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Architectural Wonders of Pre-colonial Africa





By: Izehi Amadasu



In Africa, there are very few historical structures left as most of them were destroyed by Europeans in their bid to seize power. Much of what's left are the ruins of some of the structures and accounts of explorers including drawings and paintings.

Since many of them were destroyed, it has led to this wide spread idea that all African people built were small rounded huts with thatched roofs. Pre-colonial Africans did build some impressive structures. Some of which ar discussed in this article:


The Pyramid of Giza



The pyramid of Giza is quite well known throughout the world and is often referred to as the Great Pyramid. The pyramid was the tallest structure on earth for 3,800 years and was constructed between 2580-2560 BC. It was built for Pharaoh Khufu and must have required a great deal of planning and infrastructure.


The pyramid is made of lime stone and granite which is deemed to have been transported from a quarry. What is spectacular is that the stones are not held together with mortar but fit perfectly with great precision. The pyramid is made up of about 2.3 million blocks which are all very heavy. Modern day scientists are still trying to figure out how the workers were able to transport and fit stones of such sizes in order to construct the pyramid. The pyramids of Giza are the only one of the Seven Wonders of the World to remain largely intact.


The Walls of Benin



The walls of Benin are a series of interconnected earth works known as 'iya' estimated to be 16,000 kilometers long. The walls were constructed between the 13th to 15th century and were described in the Guinness book of records in 1974 as "the world's largest earthworks carried out prior to the mechanical era".


The walls were so long that it is estimated to have taken 5,000 men working 10 hours a day for 97 days to complete. However this does not include the time it must have taken to extract the mud and prepare it for use. When the scientist Fred Pearce saw the walls, he described it as being "four times longer than the walls of China and consumed a lot more material than the Pyramid of Cheops".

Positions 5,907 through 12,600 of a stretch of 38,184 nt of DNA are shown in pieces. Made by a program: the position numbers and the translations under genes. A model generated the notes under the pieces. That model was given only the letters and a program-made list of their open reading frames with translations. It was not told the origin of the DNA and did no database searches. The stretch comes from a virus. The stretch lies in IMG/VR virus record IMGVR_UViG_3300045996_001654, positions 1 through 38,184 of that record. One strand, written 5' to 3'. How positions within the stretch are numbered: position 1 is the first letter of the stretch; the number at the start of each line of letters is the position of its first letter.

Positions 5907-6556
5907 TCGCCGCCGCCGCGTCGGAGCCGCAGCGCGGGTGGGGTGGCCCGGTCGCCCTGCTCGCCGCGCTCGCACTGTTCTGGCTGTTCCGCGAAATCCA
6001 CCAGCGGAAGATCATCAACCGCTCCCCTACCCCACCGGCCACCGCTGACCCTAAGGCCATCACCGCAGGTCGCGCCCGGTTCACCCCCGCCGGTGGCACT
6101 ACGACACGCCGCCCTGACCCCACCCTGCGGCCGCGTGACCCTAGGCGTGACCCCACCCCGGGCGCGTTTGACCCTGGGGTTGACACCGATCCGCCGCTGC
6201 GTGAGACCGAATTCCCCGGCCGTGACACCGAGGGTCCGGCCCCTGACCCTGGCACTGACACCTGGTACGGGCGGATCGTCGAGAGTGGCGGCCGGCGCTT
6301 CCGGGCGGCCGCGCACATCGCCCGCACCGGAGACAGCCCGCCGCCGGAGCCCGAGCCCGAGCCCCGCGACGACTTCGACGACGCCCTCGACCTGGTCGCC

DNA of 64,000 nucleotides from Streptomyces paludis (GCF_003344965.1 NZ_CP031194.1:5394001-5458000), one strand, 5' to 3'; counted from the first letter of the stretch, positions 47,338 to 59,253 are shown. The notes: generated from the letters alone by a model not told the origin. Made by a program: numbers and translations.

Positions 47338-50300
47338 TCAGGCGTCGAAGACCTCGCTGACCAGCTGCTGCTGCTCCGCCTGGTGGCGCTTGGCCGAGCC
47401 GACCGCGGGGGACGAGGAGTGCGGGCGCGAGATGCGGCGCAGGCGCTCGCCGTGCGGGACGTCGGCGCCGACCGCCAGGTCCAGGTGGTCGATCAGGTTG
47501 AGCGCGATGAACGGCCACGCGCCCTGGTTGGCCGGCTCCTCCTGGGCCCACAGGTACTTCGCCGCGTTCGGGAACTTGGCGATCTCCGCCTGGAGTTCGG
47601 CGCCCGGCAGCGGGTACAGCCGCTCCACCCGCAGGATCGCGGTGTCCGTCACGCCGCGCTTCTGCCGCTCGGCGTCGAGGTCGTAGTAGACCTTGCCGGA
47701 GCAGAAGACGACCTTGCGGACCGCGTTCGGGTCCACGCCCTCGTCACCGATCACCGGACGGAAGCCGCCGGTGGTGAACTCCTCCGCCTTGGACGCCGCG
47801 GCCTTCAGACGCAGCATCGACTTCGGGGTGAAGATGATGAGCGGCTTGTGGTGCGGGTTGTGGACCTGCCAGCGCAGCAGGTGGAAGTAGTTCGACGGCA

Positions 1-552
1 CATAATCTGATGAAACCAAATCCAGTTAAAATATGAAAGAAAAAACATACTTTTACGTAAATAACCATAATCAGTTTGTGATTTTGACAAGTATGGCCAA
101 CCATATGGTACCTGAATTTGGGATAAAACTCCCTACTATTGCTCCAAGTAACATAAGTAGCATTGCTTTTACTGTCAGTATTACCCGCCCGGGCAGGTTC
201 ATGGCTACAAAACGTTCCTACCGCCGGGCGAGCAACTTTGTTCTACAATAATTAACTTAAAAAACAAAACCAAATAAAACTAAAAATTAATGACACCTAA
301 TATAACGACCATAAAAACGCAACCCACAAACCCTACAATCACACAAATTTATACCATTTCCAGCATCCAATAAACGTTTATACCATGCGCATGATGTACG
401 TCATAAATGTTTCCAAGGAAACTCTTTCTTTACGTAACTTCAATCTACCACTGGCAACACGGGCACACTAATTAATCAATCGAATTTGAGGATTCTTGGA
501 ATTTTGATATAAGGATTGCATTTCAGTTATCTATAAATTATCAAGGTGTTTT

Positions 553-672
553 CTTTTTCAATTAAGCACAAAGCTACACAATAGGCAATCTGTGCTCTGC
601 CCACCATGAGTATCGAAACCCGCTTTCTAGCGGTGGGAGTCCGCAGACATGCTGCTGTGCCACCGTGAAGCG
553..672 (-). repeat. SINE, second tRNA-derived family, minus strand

The walls were destroyed in 1897 by British soldiers during which other structures were destroyed and artworks looted. However, the walls of Benin are an indication of a thriving pre-colonial African kingdom.


Stone City of Great Zimbabwe



The stone city of Great Zimbabwe is a collection of stone buildings believed to have been built between the 11th and 15th century. The buildings span an area of 7.22 square kilometers and are recognised as a UNESCO world heritage site. The buildings are said to have been constructed by the ancestors of the Shona people and are made of dry stone fitted together without any mortar.


A lot of controversies have surrounded the ownership of the city as racist people have deemed that Africans were not capable of such. Political pressures were put on archaeologists to deny that they were constructed by African people. Textbooks, guidebooks, newspapers and films were all censored. It has since been established that they were built by the ancestors of the Shona people and are the largest stone structure after the Egyptian monuments.


Much of the buildings have been destroyed by Europeans who were in search of gold and artefacts some of which were sent to museums in Europe and South America.


The Stele of Axum



The Stele of Axum is sometimes referred to as the Obelisks of Axum. They are a series of structures found in Ethiopia built by the people of Axum in the 4th century. The biggest standing Stele is 24 meters tall. The stele is exquisitely carved to resemble a nine-storey building. It has two false doors on either side. It is so intricately decorated that the false windows and doors all have carved locks which shows a level of craftsmanship that was not common many years after it was constructed.


One of the Steles was taken from Ethiopia to Rome in the 1930s where it remained until it was returned to Ethiopia in 2008 and assembled. The level of infrastructure and organisation it took to construct a project of this kind is an indication of the widespread influence and wealth of the kingdom of Axum.